Pathways Education System

Toastmasters offers 10 individualized Pathways:

Each Pathway has five levels:

  1. Mastering fundamentals

  2. Learning your style

  3. Increasing knowledge

  4. Building Skills

  5. Demonstrating expertise

Each pathway contains two to three projects per level for a total of at least 14 projects per path. Each project focuses on a single, specific theme to help members improve their communication and leadership skills in a particular area.

 

Chippewa Valley Toastmasters Open House, July 20, 2017

Come meet our members and learn about what we do.

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July 20, 2017 @ Mt. Simon Park, Dells Pavilion, Eau Claire, WI

Grill warm at 6 PM and regular meeting will be held at 7 PM.   Bring your own food to grill (if any), a dish to pass, your own drinks, your own plates, eating utensils, etc.

To learn more about our group visit:

https://www.facebook.com/Chippewa-Valley-Toastmasters-1908715156024253/

Public speaking skills are exercised through both prepared and impromptu speeches at every meeting. The mission of a Toastmaster Club is to provide a mutually supportive and positive learning environment in which every member has the opportunity to develop communication and leadership skills that in turn foster self-confidence and personal growth.

May 18, 2017 Table Topics

Table topics are one to two minute impromptu speeches about a given subject. The Table Topics Master prepares several topics in advance and requests volunteers to speak on one of the topics. Since the speaker has no idea what the table topic is, this is a great opportunity for learning to speak off-the-cuff. Preference in table topics speaking is typically given to members that have no other meeting role or guests who would like to volunteer.

Jeff McRaven–famous for challenging table topics–was the Topics Master.

051817 Table Topics Jeff Topics Master

Sheila Wilkinson responded to the question, “How long would you keep a friend if they talked to you like you speak to yourself?”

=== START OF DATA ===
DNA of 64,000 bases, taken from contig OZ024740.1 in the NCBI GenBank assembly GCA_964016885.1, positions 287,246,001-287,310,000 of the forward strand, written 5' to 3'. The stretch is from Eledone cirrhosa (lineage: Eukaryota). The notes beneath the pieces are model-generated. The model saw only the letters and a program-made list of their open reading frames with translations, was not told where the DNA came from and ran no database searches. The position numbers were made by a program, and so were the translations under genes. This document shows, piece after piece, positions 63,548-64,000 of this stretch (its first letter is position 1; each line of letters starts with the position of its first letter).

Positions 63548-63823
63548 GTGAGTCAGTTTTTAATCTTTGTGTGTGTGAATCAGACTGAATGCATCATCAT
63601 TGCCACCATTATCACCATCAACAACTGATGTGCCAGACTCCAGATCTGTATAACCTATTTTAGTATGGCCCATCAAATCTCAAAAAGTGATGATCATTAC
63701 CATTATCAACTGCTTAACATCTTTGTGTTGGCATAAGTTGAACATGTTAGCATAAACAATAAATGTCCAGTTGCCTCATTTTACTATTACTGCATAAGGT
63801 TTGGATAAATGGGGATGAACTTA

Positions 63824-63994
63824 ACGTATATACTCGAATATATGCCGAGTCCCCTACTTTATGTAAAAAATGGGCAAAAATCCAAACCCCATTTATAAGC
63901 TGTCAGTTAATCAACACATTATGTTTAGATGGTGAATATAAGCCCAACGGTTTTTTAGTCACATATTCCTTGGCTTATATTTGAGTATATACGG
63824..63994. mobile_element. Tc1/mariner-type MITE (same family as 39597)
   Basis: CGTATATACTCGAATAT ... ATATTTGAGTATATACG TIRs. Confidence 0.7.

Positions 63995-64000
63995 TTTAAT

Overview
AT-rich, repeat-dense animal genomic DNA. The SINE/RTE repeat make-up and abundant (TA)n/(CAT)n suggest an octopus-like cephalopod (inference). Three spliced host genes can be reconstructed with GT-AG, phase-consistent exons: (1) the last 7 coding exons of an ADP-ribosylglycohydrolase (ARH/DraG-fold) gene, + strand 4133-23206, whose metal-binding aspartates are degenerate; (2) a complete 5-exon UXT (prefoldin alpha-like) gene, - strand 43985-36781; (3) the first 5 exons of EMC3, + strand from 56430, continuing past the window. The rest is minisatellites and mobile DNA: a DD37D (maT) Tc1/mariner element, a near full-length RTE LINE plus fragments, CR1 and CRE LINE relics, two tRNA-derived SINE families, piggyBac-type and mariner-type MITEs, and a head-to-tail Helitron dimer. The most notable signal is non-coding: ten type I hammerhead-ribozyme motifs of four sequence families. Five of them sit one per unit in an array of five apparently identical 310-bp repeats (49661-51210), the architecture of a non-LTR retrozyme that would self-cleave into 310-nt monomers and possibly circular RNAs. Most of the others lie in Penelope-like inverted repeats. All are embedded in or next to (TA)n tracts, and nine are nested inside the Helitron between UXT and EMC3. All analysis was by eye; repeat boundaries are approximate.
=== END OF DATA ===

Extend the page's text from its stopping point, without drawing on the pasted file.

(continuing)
051817 Table Topics Sheila Wilkinson

Julie Court pondered, “When you look back over the past month, what single moment stands out?”

051817 Table Topics Julie Court

Eric Goetz worked his way through the ethical dilemma, “Is stealing to feed a starving child wrong?”

051817 Table Topics Eric Goetz

 

TIPS from a toastmaster. Tackling project 4

Jeff McRaven discusses how he tackled project 4 of the Competent Communication handbook.

Title – The Great Molasses Flood of 1919

Project 4 is all about using correct grammar. That’s simple for me ‘cause I talk goodly.  In fact, I’m probably the bestest talker I know.  Like totally, you know?

In truth, my mother was an English major.  When I was naughty, she made me read Edmund Spenser poetry.  I was a VERY good child.

The main thing here is to watch your um’s and ah’s, pronounce everything correctly, and stay away from jargon and slang.  In short, use correct English.  The best piece of advice I can offer is to stay within yourself.  By that I mean don’t try to use words you don’t ordinarily use.  If it sounds odd to you, it will sound odd to your audience.

‘Slow down’ is good advice too.  If you talk fast, you are more bound to slur words together or clip the ends of words.  That’s a sure-fire way to turn “thrust” into “thruss”.